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Airmen from U.S. Air Force 1st Special Operations Wing from Hurlburt Field, Fla., offload cargo from an MC-130J Combat Talon II aircraft after a temporary relocation to Wright-Patterson Air Force Base, Ohio, during Hurricane Ian, Sept. 27, 2022.

Airmen from U.S. Air Force 1st Special Operations Wing from Hurlburt Field, Fla., offload cargo from an MC-130J Combat Talon II aircraft after a temporary relocation to Wright-Patterson Air Force Base, Ohio, during Hurricane Ian, Sept. 27, 2022. (Hannah Carranza/U.S. Air Force)

(Tribune News Service) — When 22 airplanes and about 250 Air Force personnel from Florida and South Carolina needed a haven from Hurricane Ian last week, operations and readiness personnel at Wright-Patterson Air Force Base did not view their visits as an interruption of their work.

This was their work.

“This is the mission of Wright-Patterson Air Force Base,” said Maj. Hollis Troxel, director of operations of the 88th Operations Support Squadron at Wright-Patterson. “It goes right back to the 88th Air Base Wing motto: Strength through support.”

Wright-Patterson, the only 24/7 Air Force base in a five-state region, sheltered Airmen and planes from the 1st Special Operations Wing, of Hurlburt Field, Fla. The field evacuated its MC-130J Commando II and MC-130H Combat Talon II airlifters and a AC-130J Ghostrider gunship to Wright-Patterson ahead of Ian’s landfall in Florida last week.

Wright-Patterson also hosted planes and people from Charleston, S.C.

In total, five Air Force units requested space at Wright-Patt as Ian barreled toward Florida’s Gulf Coast and the Southeastern United States, although just two units flew here.

Ian’s damage was ferocious and its toll grows daily. As of Monday, more than 100 have been reported killed by the hurricane in Florida.

Wright-Patterson was and is ready to host multiple units, although ramp and pavement space is not limitless, Troxel said in an interview Tuesday.

If all of this sounds familiar, there are good reasons. In 2006, the Air Mobility Command evacuated C-17 Globemaster III aircraft from Charleston to Wright-Patterson. About 15 F-22 jets from Tydall Air Force Base near Panama City sought shelter at Wright-Patterson in 2018. Eight F-15 Eagles from the 125th Fighter Wing, Jacksonville Air National Guard Base, Florida, landed here in September 2017.

And about 14 F-15 Eagles from the 125th Fighter Wing found a haven at the base in 2008.

The list could go on.

“For us, it’s a huge honor to be able to do that for units,” Troxel said.

Wright-Patterson’s position as a haven is clear. While the Dayton region has four seasons and its share of poor weather, it is free of hurricanes. The base airfield and air traffic control tower operate 24-7. The base is large, with relatively ample airfield pavement.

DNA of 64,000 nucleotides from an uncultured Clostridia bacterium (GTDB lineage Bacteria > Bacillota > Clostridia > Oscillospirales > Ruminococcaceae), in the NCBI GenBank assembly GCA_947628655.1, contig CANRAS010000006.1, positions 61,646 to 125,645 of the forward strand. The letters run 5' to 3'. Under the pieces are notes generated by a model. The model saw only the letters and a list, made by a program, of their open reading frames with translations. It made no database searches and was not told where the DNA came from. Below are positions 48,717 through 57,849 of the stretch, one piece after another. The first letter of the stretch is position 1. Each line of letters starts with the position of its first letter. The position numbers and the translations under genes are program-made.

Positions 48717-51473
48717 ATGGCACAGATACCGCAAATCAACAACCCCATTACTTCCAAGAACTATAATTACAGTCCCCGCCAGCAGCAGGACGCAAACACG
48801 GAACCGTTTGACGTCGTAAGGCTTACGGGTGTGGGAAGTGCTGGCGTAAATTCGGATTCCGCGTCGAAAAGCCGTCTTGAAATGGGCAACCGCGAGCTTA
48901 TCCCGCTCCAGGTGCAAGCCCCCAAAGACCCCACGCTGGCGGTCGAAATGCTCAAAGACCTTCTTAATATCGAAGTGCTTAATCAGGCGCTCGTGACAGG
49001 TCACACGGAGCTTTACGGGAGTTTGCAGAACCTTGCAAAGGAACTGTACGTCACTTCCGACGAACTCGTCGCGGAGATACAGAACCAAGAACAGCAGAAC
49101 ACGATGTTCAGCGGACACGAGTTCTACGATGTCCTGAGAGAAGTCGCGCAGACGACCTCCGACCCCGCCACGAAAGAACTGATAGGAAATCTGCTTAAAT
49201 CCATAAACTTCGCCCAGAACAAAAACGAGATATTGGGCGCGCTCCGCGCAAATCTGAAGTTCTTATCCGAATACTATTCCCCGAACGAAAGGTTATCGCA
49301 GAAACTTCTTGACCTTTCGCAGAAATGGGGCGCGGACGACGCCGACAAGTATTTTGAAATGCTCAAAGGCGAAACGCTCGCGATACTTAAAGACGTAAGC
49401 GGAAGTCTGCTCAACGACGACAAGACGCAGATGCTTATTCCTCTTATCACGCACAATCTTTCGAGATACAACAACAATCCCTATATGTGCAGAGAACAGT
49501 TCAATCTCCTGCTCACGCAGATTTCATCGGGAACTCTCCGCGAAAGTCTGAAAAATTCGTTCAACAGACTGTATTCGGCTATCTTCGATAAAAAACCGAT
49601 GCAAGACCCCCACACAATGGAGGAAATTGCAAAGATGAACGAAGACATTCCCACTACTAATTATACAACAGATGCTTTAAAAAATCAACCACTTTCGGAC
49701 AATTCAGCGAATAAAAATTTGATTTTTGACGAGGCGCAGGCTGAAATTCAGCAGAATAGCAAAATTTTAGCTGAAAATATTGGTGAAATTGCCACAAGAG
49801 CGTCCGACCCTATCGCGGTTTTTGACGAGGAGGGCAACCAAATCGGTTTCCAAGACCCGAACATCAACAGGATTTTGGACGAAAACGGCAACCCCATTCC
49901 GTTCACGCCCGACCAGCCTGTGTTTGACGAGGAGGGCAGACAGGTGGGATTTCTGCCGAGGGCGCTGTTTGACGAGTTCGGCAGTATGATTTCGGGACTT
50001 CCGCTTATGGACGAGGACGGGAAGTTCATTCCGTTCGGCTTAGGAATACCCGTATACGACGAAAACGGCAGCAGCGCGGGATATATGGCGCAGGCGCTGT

And Wright-Patterson has the people, with a detailed, well practiced plan, Troxel said.

“We can take last-minute requests and really go into action,” he said. “We’re ready and we’re for that, based on a plan already being in place — who is going to do what, and how that is going to be coordinated.”

It starts with a phone call to a point-of-contact at the base. The message usually is simple: A hurricane is headed toward an Air Force Base, and evacuation is a distinct possibility.

“Our guys are the ones who receive the aircraft,” said Tom Riste, director of the Logistic Readiness Squadron. “We had a pretty good heads-up on this one. This was, I think, 40 hours out before the initial plane arrived.”

Arriving planes receive guidance on parking and offers of assistance. Staircase trucks and firefighting equipment are deployed. Wright-Patterson personnel also help with offloading of cargo.

One of the biggest questions is the number of jets and people inbound.

That’s because Wright-Patterson personnel see to an array of needs — fuel, lodging and meals for arriving personnel and more. Wright-Patt personnel even gave visitors loaner vehicles and a ride to a rental car business when the finite number of loaners ran out.

When area hotels were full, Wright-Patterson secured hotel rooms as far away as Middletown for this storm.

“We do from stem to stern,” Riste said. “It’s a Navy term, but we do take care of them. That’s why they come here.”

While all this is happening, Wright-Patterson’s flying mission, the 445th Airlift Wing, is still doing its job — as are the visiting units. Those planes continue to fly their missions, taking off from the base and returning.

The visiting units “came here and continued their mission without interruption from Wright-Patt,” Troxel said.

(c)2022 the Dayton Daily News (Dayton, Ohio)

Visit at www.daytondailynews.com

Distributed by Tribune Content Agency, LLC.

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